For Release: September 14, 1993
In an historic first, a Saturday Night Special manufacturer is the leading domestic pistol manufacturer in America according to 1991 production figures (the most recent available) obtained from the Bureau of Alcohol, Tobacco and Firearms (ATF) under the Freedom of Information Act (FOIA). [Saturday Night Specials–banned from import–are inexpensive, short-barreled handguns with no sporting purpose made from inferior materials that are best suited for criminal use.]
In 1991 Bryco Arms of Irvine, California led all other U.S. manufacturers in pistol production. That year Bryco–which manufactures small-caliber pistols under the Jennings and Bryco name–produced 202,510 pistols, surpassing for the first time traditional industry leaders Sturm, Ruger & Co. with 170,384 pistols produced and Smith & Wesson with 169,087 pistols produced. (Sturm, Ruger and Smith & Wesson did outpace Bryco, however, in overall handgun –pistol and revolver–production). Rounding out the top five pistol manufacturers were two other Saturday Night Special manufacturers: Davis Industries (171,076) and Raven Arms (117,300). All of the Saturday Night Special companies are run by California’s Jennings family or their associates. Total handgun production for 1991 totaled 1,838,266 (1,381,325 pistols and 456,941 revolvers). [Tables of the top five U.S. pistol, revolver, and handgun manufacturers in 1991 are on back.]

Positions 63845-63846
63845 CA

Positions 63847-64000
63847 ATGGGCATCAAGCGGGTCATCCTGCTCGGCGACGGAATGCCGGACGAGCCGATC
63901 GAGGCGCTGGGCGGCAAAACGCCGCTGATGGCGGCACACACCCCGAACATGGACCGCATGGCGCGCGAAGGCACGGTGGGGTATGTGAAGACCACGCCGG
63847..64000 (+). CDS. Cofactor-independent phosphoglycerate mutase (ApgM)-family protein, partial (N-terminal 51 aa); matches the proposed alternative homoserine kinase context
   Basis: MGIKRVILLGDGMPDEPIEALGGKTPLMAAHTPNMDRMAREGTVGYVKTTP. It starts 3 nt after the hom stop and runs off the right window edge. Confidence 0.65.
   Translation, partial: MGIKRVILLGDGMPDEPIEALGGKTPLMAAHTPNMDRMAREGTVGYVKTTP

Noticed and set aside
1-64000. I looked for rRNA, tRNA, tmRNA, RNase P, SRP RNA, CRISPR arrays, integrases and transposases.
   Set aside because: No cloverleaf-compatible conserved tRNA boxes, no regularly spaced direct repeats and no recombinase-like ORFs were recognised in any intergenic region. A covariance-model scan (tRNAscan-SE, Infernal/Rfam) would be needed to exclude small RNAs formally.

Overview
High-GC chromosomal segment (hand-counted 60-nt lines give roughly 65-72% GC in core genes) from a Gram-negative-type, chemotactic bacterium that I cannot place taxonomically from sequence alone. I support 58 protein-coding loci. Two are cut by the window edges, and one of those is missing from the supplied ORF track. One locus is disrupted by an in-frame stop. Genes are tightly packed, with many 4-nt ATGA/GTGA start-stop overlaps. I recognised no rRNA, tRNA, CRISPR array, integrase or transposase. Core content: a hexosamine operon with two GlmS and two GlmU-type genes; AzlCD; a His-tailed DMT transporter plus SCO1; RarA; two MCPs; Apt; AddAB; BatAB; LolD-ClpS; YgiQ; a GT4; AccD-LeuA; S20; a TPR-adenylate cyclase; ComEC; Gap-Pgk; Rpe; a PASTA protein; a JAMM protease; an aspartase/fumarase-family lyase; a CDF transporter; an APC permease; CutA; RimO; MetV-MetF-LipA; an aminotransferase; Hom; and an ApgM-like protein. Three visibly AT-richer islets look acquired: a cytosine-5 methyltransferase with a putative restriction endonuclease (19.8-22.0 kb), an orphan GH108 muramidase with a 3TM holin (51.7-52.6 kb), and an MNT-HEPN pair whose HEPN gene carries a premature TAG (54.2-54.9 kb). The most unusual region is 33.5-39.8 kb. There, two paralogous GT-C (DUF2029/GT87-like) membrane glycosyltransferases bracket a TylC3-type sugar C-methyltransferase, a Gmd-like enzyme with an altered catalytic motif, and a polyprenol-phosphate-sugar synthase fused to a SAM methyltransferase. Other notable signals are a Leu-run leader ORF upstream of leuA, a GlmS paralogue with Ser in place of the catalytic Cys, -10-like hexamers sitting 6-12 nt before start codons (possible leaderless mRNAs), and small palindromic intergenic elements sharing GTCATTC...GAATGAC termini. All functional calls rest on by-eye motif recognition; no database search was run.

Bryco’s rise to number one is the culmination of a trend that began in the late 1980s. By 1990 three of the top six pistol manufacturers in America were Saturday Night Special manufacturers. Its ascension reveals that not only has the market switched from six-shot revolvers to higher-capacity pistols, but is now dominated by inexpensive, low-quality Saturday Night Specials. Up until the early 1980s, the handgun of choice for law-abiding citizens, law enforcement, and criminals alike was the six-shot .38 revolver. In 1980 pistols accounted for 32 percent of the 2.3 million handguns produced in America. The majority were revolvers. By 1991 this number had reversed itself with pistols accounting for 75 percent of the 1.8 million handguns produced that year.
With an estimated manufacturing cost as low as $13 per unit and wholesale prices that start at $35, Jennings family pistols have become a favorite of criminal gun traffickers and gained a cache in the inner cities. In crime-gun traces Jennings-produced handguns have increasingly turned up in the hands of criminals and illegal gun traffickers.
With the increasing popularity of 9mm pistols, Bryco has begun manufacturing compact, inexpensive versions of these more powerful handguns. In 1993 the company began marketing a low-cost 13-shot 9mm pistol known as the Jennings Model 59. With a dealer cost of $80, it is expected that the Model 59 will herald a new generation of more deadly Saturday Night Specials.
Violence Policy Center Executive Director Josh Sugarmann states, “The success of Bryco–and other Saturday Night Special companies owned by the Jennings family–illustrate once again the risks presented by the virtually unregulated nature of America’s gun industry. As Congress looks at ways to reduce firearms crime in America, an important first step would be to refocus its attention on the Saturday Night Special.”
|Pistol Manufacturer||Number of Pistols Produced|
|Sturm, Ruger, & Co.||170,384|
|Smith & Wesson Corp.||169,087|
|Revolver Manufacturer||Number of Revolvers Produced|
|Smith & Wesson Corporation||256,077|
|Sturm, Ruger & Co., Inc.||85,257|
|Colt’s Manufacturing Co., Inc.||36,180|
|Quality Firearms, Inc.||28,323|
|The Talley Corporation||27,886|
|Hangun Manufacturer||Number of Handguns Produced|
|Smith & Wesson Corporation||425,164|
|Sturm, Ruger & Co., Inc.||255,641|
About the Violence Policy Center
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